9 Ways I Keep my Testosterone Levels High - Test of Time

Introduction

I began testing my testosterone levels a couple of months after starting with ketosis (the metabolic state where fat becomes the primary source of energy). It was March 2014 and my levels ~400 ng/dL. That’s average to low for a person my age.

I suspect my pre-ketosis levels were even lower because from what I’ve researched, if well-formulated, a ketogenic diet can improve testosterone levels. In a matter of months, I’ve been able to raise my levels to ~ 850ng/dL and they’ve been mostly constant ever since. See more here.

I wrote about this experiment in detail in my book T-R(x) – The Testosterone Protocol, but I want to re-emphasize the 9 major interventions I made to improve my T levels.

The Minnesota Starvation Experiment – The Other Ancel Keys

The Minnesota Starvation Experiment - The Other Ancel Keys

Introduction

We live in a world supersaturated with food. Eating every couple of hours is the norm for most folks. No wonder there are more people dieing from food triggered diseases (diabetes T2, obesity, other disease of the metabolic syndrome, etc) than of starvation.

Food saturation became reality only in past few decades. In fact, one of the checkpoints of food scarcity, if I may, of the 20th century is represented by the years during and immediate to WWII.

During the 1940s Ancel Keys, a scientist with degrees in economics, political science and zoology, started conducting experiments in human physiology. He was studying semi-starvation to gain “insight into the physical and psychologic effects of semistarvation and the problem of refeeding civilians who had been starved during the war” [1]. It was for a good cause from what I see.

Ancel Keys and his colleagues wanted to determine efficient strategies for the victims of famine of WWII. Their studies and experiments ended in two voluminous books of 1,400 pages [2].

Lactate as Brain Fuel – Experiments and Implications

Lactate as Brain Fuel - Experiments and Implications

Introduction

I follow the work of Dr. Rhonda Patrick. She’s a very knowledgeable researcher. She’s been the mentee of Prof. Bruce Ames, who’s been doing science experiments for more than 60 years.

During one of her interviews, Dr. Patrick invited Dr. George Brooks, who researches Exercise Physiology and Metabolism at U.C. Berkeley, to talk about lactate as brain fuel. To better understand this write-up, I’d recommend listening to the interview.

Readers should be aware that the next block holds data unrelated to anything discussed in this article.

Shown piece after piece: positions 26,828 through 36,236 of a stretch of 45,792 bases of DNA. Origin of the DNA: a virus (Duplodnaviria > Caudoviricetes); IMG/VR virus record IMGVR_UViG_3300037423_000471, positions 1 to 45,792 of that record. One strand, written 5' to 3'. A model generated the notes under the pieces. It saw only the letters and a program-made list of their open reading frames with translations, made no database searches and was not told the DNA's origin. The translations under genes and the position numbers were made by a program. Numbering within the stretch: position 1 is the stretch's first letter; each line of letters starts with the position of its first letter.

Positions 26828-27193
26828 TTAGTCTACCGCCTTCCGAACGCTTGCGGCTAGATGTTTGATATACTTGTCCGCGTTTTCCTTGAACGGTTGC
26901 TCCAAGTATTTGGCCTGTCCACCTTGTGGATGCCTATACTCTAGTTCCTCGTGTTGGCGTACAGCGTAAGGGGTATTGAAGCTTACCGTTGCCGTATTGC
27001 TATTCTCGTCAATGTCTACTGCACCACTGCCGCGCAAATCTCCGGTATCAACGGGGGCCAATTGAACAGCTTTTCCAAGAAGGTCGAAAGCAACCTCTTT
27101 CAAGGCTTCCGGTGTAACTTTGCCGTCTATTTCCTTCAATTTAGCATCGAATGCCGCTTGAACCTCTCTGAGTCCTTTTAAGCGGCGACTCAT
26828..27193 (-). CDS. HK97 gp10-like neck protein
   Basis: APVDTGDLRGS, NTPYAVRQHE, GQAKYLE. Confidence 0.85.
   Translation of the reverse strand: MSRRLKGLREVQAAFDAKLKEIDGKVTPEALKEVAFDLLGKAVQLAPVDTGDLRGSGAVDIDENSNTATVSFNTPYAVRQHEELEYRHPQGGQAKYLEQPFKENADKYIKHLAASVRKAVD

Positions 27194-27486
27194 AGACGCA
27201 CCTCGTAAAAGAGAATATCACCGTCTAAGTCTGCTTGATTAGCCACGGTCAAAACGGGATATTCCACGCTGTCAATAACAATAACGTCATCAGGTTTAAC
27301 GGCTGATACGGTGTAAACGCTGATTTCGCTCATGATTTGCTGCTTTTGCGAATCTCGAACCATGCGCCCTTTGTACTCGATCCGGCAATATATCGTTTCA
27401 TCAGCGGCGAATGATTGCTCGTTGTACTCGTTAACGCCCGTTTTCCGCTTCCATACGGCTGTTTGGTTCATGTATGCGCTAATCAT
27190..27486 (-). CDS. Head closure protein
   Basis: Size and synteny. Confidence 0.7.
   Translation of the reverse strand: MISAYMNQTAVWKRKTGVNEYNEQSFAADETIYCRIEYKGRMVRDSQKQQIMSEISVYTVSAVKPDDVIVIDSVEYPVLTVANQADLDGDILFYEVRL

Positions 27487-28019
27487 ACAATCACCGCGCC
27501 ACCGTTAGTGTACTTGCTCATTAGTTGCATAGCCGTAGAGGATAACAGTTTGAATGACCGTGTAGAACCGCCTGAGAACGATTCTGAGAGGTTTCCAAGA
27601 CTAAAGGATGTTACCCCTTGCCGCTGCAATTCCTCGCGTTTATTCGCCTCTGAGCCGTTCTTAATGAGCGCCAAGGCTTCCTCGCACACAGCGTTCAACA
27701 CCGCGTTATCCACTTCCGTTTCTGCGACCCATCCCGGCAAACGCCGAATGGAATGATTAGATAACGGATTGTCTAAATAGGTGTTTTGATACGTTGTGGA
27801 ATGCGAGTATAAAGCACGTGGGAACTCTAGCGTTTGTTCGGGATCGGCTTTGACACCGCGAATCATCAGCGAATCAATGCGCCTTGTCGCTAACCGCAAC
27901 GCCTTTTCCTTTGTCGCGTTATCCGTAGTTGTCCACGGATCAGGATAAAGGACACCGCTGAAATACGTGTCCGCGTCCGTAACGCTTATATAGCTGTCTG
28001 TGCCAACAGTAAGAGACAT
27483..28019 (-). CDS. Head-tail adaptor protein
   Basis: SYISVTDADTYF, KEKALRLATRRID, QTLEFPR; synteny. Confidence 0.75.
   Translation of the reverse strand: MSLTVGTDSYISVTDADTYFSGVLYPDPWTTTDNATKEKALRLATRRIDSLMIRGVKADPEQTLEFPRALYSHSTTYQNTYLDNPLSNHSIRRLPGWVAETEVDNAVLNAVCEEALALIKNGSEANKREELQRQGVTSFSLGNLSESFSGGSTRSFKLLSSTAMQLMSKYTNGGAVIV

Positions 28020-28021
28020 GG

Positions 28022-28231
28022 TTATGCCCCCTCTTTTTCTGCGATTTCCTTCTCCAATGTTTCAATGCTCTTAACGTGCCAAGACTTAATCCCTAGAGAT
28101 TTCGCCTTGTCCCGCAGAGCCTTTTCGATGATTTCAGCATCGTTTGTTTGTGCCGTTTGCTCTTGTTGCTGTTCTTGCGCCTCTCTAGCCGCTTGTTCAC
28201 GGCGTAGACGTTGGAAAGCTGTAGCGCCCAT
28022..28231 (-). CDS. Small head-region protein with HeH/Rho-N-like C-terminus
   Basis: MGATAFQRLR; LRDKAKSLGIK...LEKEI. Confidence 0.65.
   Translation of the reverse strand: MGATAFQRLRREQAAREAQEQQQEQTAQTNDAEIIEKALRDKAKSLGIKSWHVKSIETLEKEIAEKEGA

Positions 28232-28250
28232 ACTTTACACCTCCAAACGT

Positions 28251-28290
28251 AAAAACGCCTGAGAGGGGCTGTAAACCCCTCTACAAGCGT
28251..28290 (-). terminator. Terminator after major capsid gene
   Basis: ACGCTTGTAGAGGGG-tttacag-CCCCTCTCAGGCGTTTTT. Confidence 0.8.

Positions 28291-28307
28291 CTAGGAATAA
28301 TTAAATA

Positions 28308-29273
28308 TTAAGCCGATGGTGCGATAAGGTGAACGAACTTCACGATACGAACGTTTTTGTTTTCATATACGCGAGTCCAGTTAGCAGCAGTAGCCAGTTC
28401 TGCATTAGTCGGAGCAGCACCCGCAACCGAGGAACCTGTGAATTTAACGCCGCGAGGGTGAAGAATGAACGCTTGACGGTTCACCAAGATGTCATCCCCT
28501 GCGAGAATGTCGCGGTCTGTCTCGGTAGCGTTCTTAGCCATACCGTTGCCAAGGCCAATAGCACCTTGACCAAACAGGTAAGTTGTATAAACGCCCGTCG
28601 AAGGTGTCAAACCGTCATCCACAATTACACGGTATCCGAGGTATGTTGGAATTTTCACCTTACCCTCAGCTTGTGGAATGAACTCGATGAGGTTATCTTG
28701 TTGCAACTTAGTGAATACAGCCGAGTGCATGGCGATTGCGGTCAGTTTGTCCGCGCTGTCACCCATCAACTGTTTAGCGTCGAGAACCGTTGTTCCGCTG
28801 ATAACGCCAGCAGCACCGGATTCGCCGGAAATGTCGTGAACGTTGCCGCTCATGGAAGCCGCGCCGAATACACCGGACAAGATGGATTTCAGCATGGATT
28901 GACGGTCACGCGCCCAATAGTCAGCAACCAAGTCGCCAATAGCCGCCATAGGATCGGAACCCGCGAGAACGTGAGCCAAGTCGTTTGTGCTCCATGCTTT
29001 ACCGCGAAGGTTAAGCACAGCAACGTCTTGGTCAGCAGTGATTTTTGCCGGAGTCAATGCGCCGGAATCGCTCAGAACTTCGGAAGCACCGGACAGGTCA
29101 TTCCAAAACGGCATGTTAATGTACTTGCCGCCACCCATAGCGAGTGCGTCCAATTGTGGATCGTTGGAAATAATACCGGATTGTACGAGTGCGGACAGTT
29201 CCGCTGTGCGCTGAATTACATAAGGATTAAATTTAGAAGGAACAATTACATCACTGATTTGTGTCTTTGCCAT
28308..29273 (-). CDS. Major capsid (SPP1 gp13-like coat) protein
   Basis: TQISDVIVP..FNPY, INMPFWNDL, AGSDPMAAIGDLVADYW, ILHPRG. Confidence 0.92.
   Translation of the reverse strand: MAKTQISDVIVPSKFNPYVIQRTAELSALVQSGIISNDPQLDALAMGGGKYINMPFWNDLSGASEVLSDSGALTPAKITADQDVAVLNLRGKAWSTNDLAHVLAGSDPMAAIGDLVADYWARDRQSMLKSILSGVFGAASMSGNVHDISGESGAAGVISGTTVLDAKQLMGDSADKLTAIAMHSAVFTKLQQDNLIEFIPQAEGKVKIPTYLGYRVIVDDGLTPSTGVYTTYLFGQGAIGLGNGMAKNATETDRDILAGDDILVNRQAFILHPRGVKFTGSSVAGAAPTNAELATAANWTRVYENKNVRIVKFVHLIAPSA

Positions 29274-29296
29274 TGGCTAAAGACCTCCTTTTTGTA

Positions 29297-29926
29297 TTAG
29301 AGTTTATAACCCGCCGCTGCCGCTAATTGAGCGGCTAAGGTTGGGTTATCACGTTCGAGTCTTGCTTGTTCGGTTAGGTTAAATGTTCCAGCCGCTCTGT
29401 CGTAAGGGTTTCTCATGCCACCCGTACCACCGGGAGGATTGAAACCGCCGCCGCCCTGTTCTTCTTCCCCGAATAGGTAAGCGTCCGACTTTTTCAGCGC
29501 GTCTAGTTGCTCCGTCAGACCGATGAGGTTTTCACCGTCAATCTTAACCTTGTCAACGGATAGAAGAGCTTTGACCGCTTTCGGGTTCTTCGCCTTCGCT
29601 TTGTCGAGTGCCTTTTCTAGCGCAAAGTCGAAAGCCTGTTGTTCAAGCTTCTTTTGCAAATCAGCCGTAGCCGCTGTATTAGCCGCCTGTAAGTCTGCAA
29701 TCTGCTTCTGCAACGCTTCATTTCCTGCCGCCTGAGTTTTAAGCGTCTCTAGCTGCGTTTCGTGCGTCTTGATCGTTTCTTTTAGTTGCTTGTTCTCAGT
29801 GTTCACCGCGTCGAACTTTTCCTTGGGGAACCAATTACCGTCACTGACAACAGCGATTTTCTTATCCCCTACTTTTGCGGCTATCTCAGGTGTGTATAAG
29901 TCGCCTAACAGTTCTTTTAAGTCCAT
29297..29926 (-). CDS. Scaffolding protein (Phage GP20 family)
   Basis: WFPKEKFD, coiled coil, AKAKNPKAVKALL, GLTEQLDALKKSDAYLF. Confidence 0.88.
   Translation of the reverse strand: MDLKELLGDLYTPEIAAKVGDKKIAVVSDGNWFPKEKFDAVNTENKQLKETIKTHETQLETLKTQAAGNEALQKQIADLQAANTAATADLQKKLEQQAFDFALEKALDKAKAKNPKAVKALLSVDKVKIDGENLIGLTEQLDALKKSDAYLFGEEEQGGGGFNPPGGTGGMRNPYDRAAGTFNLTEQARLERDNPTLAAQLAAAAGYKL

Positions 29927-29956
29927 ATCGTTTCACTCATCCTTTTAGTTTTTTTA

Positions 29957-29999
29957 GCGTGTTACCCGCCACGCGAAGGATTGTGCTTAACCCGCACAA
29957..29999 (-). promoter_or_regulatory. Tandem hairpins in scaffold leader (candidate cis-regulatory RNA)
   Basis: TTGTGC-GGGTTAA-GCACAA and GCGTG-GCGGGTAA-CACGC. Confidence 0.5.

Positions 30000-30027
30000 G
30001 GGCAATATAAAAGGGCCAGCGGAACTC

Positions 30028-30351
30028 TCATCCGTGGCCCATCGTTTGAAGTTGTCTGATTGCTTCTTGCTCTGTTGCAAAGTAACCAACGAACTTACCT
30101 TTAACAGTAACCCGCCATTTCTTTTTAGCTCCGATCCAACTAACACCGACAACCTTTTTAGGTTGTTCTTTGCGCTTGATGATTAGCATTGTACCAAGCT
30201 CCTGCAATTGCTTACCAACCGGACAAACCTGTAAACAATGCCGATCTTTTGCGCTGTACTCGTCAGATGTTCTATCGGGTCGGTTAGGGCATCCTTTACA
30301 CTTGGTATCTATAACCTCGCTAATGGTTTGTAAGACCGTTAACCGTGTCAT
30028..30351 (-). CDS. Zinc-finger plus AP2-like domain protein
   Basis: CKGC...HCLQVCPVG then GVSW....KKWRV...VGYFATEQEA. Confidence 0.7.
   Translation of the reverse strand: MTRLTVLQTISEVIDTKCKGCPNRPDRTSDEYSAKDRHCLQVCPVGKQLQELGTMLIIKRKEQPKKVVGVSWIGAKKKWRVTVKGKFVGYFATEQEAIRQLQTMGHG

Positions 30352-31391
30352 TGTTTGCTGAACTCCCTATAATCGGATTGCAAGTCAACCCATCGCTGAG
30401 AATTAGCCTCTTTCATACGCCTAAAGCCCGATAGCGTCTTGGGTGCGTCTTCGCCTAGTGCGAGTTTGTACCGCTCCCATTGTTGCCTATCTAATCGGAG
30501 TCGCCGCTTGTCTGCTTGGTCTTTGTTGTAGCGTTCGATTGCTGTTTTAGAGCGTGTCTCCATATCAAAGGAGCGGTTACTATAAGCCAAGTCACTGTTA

Few people are aware that lactate can serve as efficient fuel for the brain, especially in the situations of fasting, strenuous exercise or traumatic brain injury, to name a few. While listening to the talk between Dr. Patrick and Dr. Brooks I made the connection. I remembered the mental clarity that I always get after a hard weight lifting workout in a fasted state.

Fuel Metabolism in Prolonged Fasting – What Happens when You Stop Eating

Fuel Metabolism in Prolonged Fasting - What Happens when You Stop Eating - 1

Introduction

Much controversy/mysticism has gathered around the idea of fasting, especially for prolonged fasting. Folks seem to regurgitate the same obsolete messages that have been promoted by fitness paranoids for decades (i.e. fasting makes you lose lean mass). Yet, the science is still there. It has always been. But it’s not been available to the ignorant eye.

George Cahill was one of the leading fasting/starvation researchers. His experiments have been widely admired and appreciated in the literature. I’m one of his fans. In the following lines you’re about to read an excerpt from my book on Periodic Fasting. It’s about energy metabolism as you stop consuming food.

From the book (Chapter 4):

So, for one to start efficiently doing prolonged fasting and intermittent fasting, I will briefly talk about their physiologic implications (in simple terms) as well as some strategies to reduce the first negative symptoms that may appear. This will serve as a basis to understand the upcoming chapters, where I will go deeper into the molecular mechanisms that occur as one stops consuming anything but water for at least 18 hours. Intermittent fasting can be so much fun, especially when you add different rewarding mechanisms to it (such as black coffee unsweetened or sweetened with some stevia, tea, and others).